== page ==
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North America's largest estuary was known as "cheesepiook" in the early 17th century. The Algonquian Indian name, meaning The Great Shellfish Bay, simply noted the dominance of the Eastern oyster (Crassostrea virginica) and its importance to the health and productivity of the Bay. Today, we still call this water body the Chesapeake Bay, but nearly all the oysters are gone. Scientists are now engaged in intensive research to understand the natural history of the oyster and find ways to expand its population. A major center for this research is the University of Maryland's Horn Point Laboratory, located along the banks of the Choptank River in Cambridge, Maryland.
In the picture above Mr. Schulman works with a video camera to film oyster larvae in a water column.
Scientists hope that the results of these studies will guide an effective approach to the restoration of the Chesapeake Bay oyster population. In these lessons on Oyster Behavior in the Larval Stage, students have the opportunity to analyze actual video data from this research. The most dynamic time of an oyster's life is during its first few weeks of life. Although microscopic in size (~0.1 mm), larvae move in complex ways. Using research video data, students will employ their observational abilities to identify distinctive patterns of behavior, calculate swimming speeds, and determine whether varying ecological conditions (like temperature and salinity) affect behavior.
This unit is appropriate for grades 7 through 12. Lessons can be implemented individually or as a coherent unit.
This activity captures the students' attention, stimulates their thinking, and helps them to access prior knowledge.
1. To use and recognize the value of historical texts as a source of qualitative data. 2. To visualize and gain an understanding of the extraordinary productivity of the Chesapeake Bay ecosystem and its oyster population prior to the modern period. 3. To compare the current decline in the Bay's biodiversity and collapse of oyster populations to historical conditions.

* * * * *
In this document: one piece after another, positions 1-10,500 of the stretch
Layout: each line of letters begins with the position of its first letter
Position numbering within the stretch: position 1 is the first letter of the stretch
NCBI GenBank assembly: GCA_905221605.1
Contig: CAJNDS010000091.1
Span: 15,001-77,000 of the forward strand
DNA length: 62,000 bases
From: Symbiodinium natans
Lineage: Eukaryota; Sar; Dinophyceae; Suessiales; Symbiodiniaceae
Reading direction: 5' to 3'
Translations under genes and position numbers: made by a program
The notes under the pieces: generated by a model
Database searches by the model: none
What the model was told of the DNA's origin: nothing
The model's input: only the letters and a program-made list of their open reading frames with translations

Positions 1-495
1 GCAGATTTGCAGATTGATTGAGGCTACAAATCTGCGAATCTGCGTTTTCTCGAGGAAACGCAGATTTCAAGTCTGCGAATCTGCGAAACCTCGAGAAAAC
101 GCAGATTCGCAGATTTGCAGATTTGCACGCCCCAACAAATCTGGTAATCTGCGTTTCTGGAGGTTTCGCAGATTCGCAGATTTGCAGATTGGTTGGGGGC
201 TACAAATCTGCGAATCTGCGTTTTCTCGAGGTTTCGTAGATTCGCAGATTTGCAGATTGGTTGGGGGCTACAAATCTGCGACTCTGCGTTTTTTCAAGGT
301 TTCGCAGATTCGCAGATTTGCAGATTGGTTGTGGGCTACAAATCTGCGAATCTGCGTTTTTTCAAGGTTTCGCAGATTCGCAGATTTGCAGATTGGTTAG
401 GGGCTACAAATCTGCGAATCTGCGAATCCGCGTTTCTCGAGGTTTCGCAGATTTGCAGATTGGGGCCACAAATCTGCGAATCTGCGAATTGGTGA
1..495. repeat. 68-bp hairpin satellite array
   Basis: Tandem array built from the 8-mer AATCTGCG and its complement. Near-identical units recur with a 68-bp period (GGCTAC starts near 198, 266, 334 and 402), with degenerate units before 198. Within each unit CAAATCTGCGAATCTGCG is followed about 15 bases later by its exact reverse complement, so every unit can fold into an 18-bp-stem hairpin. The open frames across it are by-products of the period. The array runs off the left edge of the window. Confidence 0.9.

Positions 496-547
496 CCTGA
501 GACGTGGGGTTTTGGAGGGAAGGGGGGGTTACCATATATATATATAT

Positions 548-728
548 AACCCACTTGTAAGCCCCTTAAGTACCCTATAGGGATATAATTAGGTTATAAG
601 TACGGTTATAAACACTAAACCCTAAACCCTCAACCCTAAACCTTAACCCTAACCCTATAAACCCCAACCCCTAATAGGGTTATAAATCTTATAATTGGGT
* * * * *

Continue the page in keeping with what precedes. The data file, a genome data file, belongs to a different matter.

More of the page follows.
In this section students are given time to think, plan, investigate, collect and organize information.
1. Synthesize various informational sources to understand the current state of the Chesapeake Bay's oyster population (reading for information.)
2. Explore the causes for the collapse of the Bay's oyster population (eg., disease, sedimentation, poor water quality, and overharvesting.) EXTENSION: Higher Level Objectives
3. Explain the consequences of the decline of oyster populations (e.g., economic loss, decreased water-filtering capacity, and an overall decline in biodiversity.)
4. Identify possible solutions.
Students are now involved in an analysis of their own explorations. Their understanding is clarified and modified because of the reflective nature of the activities.
1. Understand the basic stages of development in the oyster's life cycle, from larvae to adult.
2. Identify the names of important larval stages, sizes in microns, and key features of each stage.
3. Analyze information and search for trends in data.
4. See clear diagrams, photographs, and computer images of microscopic larvae.
This section gives students an opportunity to expand and solidify their understanding of the concepts and to apply them in a real-world context.
1. Make qualitative observations of the "swimming behavior" of oyster larvae using authentic laboratory research data.
2. Emphasize the complexity of behavior in microscopic zooplankton.
3. Improve observational skills with repeated trials and interpretive materials (i.e.,"Behavioral Checklist.")
4. Communicate observations in written and diagramatic form.
5. Identify patterns in data and summarize observations.
1. Make quantitative observations of larval behavior using metric units (mm, cm).
2. Calculate "swimming speed" of oyster larvae using the formula for velocity [V = d/t].
3. Identify patterns in data and the influence of variables.
1. To provide a general overview of major oyster studies.
2. To show scientific methods and apparatus -- particularly the Desk-Top Column set-up for the larval behavior studies.
This performance-based activity helps students to connect all of the pieces of information involved in these lessons.
1. To integrate learning and demonstrate understanding of current ecological issues.
2. To argue an issue based on scientific principles and not belief.
3. To apply scientific knowledge to social and economic issues.